One Day at Death Valley National Park

Teddy and I visited Death Valley National Park on our 2022 Desert Southwest road trip. This park is the largest national park in the contiguous US at over 3 million acres. It is located in south eastern California near the edge of Nevada. It is most well known for its record temperatures during the summer. In 1913 there was a recorded temperature of 134 degrees Fahrenheit in the park. It’s also known for Badwater Basin which is a salt flat that sits just under 300 feet below sea level.

When to Visit

Because of the climate of the park, we visited during winter which is one of the best times to go. During mid February, it was 70-80 degrees during the day which was a nice change from the Pennsylvania weather we were coming from which has been about 20-30 degrees.

Getting There

We flew into Las Vegas and rented a car at the airport to get to the park. It’s just over a two hour drive and has beautiful mountain scenery along the way. You could also fly into Las Angeles and come in from the west side which takes about 4 hours.

Top 3 Things to Do

If you only have a day, there’s only so much you’re able to do in a 3 million acre park. Below are the favorite spots we visited as well as some others if you can fit them in.

Zabriskie Point – This point is on the very east side of the park shortly after entering. There’s a pretty sizable parking lot with bathrooms where you can park either cars or RVs and then head up the short but steep paved path about .25 miles. Along the path are a few lookouts and opportunities for photos. From the top you’ll see the badlands of the park as well as the salt flats. There’s a trail through the badlands which starts at the parking lot.

Artists Palette Drive – This is a one way drive off of Badwater Road will take you back into the hills where you can see pinks, blues, purples and other colorful hues on the hills. They are from volcanic deposit compounds and the colors are most vivid around sunrise and sunset. We visited during mid day and you could still distinguish colors on the rocks then as well. This scenic road took about 30 minutes to drive and explore including a stop at the last overlook where we could walk through the colorful hills. Vehicles over 25 feet are not able to travel the road due to sharp corners and dips.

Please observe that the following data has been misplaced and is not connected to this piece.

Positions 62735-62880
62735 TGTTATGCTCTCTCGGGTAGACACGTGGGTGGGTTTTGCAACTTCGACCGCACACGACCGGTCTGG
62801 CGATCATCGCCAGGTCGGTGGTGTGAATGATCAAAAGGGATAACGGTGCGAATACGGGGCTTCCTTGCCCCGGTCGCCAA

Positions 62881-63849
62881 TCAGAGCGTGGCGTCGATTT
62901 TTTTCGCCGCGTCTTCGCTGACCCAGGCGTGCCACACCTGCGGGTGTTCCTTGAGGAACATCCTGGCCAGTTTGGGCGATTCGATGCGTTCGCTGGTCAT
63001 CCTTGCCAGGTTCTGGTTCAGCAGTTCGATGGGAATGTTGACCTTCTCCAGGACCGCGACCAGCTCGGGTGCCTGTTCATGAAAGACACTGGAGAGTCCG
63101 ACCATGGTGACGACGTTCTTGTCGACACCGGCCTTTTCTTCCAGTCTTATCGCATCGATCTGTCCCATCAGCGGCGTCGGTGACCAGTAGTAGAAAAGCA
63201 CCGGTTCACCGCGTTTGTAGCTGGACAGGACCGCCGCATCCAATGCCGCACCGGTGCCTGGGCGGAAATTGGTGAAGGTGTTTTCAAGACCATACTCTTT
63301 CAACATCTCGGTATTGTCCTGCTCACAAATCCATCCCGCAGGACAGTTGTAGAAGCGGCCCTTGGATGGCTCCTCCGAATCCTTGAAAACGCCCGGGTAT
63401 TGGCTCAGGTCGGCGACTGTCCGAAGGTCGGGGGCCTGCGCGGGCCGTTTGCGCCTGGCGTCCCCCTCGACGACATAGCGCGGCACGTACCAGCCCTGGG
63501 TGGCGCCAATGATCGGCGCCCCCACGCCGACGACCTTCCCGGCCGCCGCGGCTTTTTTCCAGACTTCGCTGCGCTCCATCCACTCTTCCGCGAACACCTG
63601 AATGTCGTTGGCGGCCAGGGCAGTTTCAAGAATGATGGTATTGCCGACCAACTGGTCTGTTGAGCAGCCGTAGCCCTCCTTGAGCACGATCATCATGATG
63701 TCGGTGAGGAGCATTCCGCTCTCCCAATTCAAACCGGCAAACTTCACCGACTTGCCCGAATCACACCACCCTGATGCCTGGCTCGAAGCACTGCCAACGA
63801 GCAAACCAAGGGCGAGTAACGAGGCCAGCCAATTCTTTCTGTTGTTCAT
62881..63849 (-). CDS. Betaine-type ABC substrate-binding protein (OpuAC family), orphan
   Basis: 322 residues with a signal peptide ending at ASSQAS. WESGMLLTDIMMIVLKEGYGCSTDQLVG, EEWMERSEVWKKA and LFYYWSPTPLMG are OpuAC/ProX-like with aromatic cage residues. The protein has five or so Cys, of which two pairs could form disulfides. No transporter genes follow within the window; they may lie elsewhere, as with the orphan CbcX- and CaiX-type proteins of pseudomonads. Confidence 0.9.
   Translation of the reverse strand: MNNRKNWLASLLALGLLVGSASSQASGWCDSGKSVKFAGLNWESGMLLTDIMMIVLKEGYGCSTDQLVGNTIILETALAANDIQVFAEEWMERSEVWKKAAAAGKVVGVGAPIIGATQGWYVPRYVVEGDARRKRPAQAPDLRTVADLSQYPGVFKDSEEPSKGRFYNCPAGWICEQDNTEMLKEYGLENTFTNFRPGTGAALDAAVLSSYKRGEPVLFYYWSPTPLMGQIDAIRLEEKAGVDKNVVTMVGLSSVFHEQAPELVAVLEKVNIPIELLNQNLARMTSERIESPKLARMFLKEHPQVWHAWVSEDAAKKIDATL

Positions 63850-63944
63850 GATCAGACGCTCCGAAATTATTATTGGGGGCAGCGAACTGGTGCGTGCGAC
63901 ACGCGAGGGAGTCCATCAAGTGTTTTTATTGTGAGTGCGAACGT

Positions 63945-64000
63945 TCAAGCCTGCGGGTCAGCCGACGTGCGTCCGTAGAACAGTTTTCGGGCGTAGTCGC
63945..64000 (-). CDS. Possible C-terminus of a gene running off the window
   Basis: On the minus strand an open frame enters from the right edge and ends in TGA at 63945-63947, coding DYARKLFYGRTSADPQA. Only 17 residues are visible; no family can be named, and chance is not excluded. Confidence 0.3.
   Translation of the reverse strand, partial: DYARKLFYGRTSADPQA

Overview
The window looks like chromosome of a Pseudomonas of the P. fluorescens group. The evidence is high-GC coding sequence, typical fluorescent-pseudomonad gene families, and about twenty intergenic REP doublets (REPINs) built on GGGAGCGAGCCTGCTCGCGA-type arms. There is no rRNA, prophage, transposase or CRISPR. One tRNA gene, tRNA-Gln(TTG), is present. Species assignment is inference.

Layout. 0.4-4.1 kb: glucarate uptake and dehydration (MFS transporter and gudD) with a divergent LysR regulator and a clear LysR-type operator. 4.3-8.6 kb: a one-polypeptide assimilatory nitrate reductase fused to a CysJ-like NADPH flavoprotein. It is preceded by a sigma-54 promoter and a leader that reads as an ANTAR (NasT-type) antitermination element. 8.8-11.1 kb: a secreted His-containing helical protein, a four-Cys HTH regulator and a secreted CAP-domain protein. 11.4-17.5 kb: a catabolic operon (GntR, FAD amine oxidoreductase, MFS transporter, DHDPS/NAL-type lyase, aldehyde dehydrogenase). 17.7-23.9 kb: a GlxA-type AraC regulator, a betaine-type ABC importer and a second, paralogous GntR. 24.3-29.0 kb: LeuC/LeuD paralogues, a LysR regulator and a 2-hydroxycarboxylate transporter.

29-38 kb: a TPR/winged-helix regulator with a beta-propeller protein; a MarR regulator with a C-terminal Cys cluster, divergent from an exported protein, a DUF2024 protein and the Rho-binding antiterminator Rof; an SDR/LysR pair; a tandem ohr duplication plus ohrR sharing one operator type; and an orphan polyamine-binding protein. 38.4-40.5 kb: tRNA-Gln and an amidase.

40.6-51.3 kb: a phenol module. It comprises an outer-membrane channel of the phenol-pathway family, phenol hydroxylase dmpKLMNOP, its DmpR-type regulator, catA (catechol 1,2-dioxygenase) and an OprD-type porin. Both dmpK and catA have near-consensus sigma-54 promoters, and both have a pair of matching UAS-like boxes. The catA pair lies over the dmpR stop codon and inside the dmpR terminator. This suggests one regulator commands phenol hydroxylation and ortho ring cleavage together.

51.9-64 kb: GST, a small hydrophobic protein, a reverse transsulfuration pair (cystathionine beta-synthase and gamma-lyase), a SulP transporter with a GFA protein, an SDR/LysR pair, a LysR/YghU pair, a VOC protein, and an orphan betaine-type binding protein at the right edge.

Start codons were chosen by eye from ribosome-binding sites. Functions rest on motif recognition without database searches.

Badwater Basin – This basin sits about 300 feet below sea level. It’s located along Badwater Road and has a good sized parking lot as well as bathrooms. You can walk out along a boardwalk into the dry basin which is the remains of Lake Manley after it evaporated. If you walk out far enough the boardwalk will end and you can see the salt up close. On your way back to your car, look up on the rock wall and you’ll see a sign indicating where sea level is located.

Others Popular Spots

  • Devils Golf Course – Located off Badwater Road, this takes you to the middle of the salt flat where you can see unique salt crystal formations which are sharp and jagged. Be careful here as you can easily get cut on the crystal formations.
  • Golden Canyon Hike – This hike is also off of Badwater road. It is about a 3 mile round trip hike to Red Cathedral through sandy hills and canyons. It’s quite popular as the parking overflowed into the road when we visited.
  • Dante’s View – The road to this view is right off the eastern entrance. Drive back 13 miles and you’ll find a parking lot with a short hike to the top of this 5700 ft mountain. There’s short hikes from the top for more views. This location is most popular with photographers during sunrise and sunset.
  • Stovepipe Wells – This way point is in the northern part of the park and has a hotel with a pool as well as a general store and gas station. There’s also a gift shop and restaurant as well.
  • Mesquite Flats Sand Dunes – These dunes are more north in the park near Stovepipe Wells. The tallest dune is about a hundred feet but the dunes cover a huge area. Sunrise and sunset is popular here.

Tips for Visiting

  • Dogs are not able to visit the park as is common for most National Parks.
  • There’s quite a few places for camping in the area so check out options before arriving.
  • There’s hotel options in Stovepipe Wells and Furnace Creek buy book ahead of time as options are limited.
  • Since this park is very large, to explore a good part of it, expect to do a decent amount of driving.
  • There’s not a specific entrance station to show your park pass so purchase a pass in one of the booths on the side of the ride or at the Visitor Center, or bring your America the Beautiful pass to hang while exploring and hiking.
  • Bring lots of water and food if you want to picnic while in the park. Again, options are limited so bring what you want ahead of time.

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